• “It’s About Heart”: A Qualitative Study of Rural Family Physician Training Needs.

      Varner, Samantha; The University of Arizona College of Medicine - Phoenix; Brown, Steven (The University of Arizona., 2016-04)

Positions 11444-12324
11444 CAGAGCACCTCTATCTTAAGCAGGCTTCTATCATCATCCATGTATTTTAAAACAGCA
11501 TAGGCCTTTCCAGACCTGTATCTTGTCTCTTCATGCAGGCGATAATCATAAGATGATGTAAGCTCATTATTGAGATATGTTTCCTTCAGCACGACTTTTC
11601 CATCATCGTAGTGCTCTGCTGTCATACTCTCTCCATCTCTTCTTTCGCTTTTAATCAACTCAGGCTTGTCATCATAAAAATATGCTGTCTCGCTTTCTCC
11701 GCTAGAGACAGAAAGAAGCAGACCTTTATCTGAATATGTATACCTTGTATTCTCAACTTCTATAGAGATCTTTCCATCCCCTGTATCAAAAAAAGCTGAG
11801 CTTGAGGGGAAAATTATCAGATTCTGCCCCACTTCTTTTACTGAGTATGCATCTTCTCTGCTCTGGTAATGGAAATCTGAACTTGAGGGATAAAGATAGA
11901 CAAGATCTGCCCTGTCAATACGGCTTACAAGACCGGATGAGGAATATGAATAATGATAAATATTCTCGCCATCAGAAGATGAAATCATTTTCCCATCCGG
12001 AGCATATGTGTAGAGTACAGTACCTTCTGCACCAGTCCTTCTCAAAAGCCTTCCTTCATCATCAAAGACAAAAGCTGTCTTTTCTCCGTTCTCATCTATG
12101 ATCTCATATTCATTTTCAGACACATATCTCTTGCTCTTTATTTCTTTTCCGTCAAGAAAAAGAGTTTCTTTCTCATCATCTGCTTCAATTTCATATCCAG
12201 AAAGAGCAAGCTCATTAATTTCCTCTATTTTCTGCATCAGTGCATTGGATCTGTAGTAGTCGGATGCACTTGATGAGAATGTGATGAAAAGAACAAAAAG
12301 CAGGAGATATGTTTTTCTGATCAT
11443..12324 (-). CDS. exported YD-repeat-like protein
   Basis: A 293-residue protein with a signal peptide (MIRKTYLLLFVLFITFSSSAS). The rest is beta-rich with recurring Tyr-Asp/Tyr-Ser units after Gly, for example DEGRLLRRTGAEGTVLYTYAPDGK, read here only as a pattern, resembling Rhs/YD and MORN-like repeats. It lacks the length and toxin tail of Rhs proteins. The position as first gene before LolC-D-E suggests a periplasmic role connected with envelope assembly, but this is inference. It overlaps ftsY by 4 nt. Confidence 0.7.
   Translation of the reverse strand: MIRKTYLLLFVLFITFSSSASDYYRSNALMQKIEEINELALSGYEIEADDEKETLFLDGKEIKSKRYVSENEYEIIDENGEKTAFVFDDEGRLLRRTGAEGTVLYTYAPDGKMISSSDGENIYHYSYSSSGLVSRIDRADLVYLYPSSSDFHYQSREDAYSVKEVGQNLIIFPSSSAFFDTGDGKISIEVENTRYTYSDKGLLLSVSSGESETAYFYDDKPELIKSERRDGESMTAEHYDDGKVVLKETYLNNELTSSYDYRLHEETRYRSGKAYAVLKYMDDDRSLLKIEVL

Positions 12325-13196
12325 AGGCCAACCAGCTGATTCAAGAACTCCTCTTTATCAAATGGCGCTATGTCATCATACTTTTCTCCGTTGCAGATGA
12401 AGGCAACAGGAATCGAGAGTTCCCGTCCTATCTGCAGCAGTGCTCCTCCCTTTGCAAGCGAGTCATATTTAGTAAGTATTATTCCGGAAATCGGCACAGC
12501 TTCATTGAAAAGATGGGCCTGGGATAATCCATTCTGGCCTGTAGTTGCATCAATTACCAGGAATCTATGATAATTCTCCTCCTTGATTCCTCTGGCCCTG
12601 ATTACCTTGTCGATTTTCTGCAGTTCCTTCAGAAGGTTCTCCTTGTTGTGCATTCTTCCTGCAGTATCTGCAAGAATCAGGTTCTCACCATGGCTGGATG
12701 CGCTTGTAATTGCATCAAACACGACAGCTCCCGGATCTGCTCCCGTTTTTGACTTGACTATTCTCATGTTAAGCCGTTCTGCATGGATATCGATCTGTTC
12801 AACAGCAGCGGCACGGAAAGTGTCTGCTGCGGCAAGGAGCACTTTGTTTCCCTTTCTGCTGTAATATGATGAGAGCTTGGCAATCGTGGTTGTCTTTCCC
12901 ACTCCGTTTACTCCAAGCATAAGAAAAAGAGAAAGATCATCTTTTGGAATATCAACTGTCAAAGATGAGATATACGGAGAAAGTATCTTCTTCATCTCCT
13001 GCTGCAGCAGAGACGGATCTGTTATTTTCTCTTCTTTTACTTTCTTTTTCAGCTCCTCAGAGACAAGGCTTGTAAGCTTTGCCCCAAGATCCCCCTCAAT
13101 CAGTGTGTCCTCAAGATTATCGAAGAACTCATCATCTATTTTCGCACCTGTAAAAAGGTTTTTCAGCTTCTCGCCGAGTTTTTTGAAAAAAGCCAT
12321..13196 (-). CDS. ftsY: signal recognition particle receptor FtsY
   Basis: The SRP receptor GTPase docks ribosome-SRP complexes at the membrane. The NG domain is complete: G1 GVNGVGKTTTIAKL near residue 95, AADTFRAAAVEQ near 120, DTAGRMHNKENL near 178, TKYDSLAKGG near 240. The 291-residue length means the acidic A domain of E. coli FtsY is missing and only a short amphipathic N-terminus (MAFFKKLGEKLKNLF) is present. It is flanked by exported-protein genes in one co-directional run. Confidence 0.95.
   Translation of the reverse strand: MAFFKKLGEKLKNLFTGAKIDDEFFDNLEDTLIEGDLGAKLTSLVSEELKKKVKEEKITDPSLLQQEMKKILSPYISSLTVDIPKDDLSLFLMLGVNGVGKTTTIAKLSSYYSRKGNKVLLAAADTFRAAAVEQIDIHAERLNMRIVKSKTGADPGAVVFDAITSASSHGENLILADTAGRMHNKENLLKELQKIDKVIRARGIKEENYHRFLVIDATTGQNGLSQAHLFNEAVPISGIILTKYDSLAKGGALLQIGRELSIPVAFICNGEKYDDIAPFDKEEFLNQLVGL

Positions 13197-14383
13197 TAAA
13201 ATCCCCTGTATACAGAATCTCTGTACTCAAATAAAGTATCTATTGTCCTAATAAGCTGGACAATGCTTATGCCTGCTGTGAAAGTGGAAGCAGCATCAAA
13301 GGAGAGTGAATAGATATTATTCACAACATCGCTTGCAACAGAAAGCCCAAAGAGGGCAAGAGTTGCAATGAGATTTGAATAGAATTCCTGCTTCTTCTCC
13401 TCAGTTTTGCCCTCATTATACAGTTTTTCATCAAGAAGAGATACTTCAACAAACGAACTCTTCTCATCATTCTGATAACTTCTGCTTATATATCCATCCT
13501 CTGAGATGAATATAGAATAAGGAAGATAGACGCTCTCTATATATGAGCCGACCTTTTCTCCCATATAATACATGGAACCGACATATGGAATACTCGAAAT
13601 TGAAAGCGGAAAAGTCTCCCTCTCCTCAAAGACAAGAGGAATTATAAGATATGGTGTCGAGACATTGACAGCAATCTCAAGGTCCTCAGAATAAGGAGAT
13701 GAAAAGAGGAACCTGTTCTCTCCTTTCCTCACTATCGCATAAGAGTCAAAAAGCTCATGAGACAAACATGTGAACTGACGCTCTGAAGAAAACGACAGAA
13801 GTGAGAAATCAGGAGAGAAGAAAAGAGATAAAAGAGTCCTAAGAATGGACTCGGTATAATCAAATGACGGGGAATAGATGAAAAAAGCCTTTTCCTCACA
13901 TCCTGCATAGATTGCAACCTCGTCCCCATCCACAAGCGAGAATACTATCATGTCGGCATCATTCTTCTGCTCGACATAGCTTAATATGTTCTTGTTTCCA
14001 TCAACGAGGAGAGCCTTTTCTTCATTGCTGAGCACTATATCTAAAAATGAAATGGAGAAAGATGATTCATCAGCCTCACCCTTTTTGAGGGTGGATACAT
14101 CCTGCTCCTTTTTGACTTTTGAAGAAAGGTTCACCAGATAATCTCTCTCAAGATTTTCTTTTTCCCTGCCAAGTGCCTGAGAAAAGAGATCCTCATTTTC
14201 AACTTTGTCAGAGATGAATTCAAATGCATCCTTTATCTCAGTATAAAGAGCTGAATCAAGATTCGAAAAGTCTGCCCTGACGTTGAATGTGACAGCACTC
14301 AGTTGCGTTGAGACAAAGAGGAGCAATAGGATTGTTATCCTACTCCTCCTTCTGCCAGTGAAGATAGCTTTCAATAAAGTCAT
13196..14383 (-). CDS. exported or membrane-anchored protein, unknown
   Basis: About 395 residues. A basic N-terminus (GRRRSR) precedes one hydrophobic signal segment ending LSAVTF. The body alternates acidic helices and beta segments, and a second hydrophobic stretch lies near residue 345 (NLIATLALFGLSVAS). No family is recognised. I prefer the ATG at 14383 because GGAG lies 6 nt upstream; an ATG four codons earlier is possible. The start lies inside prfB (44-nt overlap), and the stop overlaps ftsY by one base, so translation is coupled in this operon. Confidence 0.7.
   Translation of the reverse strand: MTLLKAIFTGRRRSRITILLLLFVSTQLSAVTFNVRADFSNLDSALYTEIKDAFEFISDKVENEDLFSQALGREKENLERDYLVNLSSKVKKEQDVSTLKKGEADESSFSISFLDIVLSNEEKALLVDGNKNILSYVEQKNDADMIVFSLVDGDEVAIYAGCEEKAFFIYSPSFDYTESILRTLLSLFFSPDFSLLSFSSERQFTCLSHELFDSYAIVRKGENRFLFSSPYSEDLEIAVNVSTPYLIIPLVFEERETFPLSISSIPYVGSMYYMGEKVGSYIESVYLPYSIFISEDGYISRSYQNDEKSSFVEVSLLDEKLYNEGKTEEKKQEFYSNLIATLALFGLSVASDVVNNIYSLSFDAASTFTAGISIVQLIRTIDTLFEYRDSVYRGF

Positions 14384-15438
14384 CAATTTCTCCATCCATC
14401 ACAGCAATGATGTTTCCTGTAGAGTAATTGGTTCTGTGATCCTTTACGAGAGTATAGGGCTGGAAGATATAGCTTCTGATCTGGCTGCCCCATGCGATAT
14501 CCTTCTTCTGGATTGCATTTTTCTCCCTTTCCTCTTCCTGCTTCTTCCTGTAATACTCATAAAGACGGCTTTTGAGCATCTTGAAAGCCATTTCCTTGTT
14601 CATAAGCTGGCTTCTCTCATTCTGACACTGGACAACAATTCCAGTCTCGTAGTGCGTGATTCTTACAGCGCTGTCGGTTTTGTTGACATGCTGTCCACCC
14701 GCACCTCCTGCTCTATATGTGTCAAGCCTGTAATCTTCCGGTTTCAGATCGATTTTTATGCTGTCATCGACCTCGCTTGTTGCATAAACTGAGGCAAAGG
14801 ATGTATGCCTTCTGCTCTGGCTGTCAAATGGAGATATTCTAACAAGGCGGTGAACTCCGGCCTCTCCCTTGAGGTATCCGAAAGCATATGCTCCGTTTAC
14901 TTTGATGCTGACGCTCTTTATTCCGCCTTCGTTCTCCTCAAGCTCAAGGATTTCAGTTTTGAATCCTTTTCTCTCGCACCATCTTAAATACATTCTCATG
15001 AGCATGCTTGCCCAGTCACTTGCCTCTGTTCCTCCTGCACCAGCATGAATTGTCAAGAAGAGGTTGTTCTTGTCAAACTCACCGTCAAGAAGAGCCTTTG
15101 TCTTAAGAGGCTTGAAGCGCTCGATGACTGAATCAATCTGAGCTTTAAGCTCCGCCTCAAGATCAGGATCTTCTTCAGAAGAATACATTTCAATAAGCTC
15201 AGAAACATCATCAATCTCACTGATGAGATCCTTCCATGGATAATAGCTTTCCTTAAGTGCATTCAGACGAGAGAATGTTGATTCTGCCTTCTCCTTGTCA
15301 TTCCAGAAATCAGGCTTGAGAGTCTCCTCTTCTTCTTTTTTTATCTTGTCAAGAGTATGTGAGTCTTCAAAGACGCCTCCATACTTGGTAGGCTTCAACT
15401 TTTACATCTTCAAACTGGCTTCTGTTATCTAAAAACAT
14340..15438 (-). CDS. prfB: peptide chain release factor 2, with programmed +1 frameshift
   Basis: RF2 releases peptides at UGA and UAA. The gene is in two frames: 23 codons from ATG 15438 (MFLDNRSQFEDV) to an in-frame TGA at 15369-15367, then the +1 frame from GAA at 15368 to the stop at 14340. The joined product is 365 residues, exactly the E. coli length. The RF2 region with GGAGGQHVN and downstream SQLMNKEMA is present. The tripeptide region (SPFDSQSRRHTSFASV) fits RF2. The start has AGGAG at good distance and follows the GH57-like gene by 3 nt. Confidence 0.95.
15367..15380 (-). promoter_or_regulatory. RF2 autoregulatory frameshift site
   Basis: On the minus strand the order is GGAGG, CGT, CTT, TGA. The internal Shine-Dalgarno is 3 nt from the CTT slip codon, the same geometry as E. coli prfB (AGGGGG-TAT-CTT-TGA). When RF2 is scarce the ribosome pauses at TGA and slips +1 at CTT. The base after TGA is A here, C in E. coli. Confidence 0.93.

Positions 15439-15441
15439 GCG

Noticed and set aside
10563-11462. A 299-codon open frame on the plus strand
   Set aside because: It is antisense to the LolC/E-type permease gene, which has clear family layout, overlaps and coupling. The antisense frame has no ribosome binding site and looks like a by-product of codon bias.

Efforts to reduce a chronic physician shortage and meet the needs of rural communities face long standing challenges such as physician recruitment and retention. While these topics have been researched at length, issues surrounding the contribution of training specifically geared toward the needs of the Southwest’s rural communities are not well understood. The goal of this investigation is to discuss with rural family physicians the realities of rural practice and to determine what, if any, skills and competencies are specific to rural family practice and that, if addressed in training, would increase the number of students and residents pursuing rural family medicine and increase the number of physicians in rural areas. Methods: Physicians throughout rural areas in the Southwest meeting the role of thought leader were interviewed. Chain sampling was used to generate diversity of ideas. Interviews were conducted in person or by phone using a semi‐structured format and a topic guide. Participants were asked to discuss what skills they feel are important to a successful practice in a rural community, the degree to which the competencies were covered in their residency training, and how having or not having these skills might affect job satisfaction and retention. Interviews were recorded and transcribed. Transcripts were analyzed by a two person committee for repeating themes. Results: Seven major repeating themes were evident in the data. Of these residency training type, individual resilience, comfort with lack of resources, community were some of the most common and important to participants. Conclusion: This study has shown that the challenges to recruitment and retention of family physicians in rural areas are many and complex. These results combined with the extensive literature studying successful recruitment and retention programs demonstrates the enormous potential that exists in a multifactorial approach to rural recruitment and retention to meet the tremendous need for more family physicians in rural areas.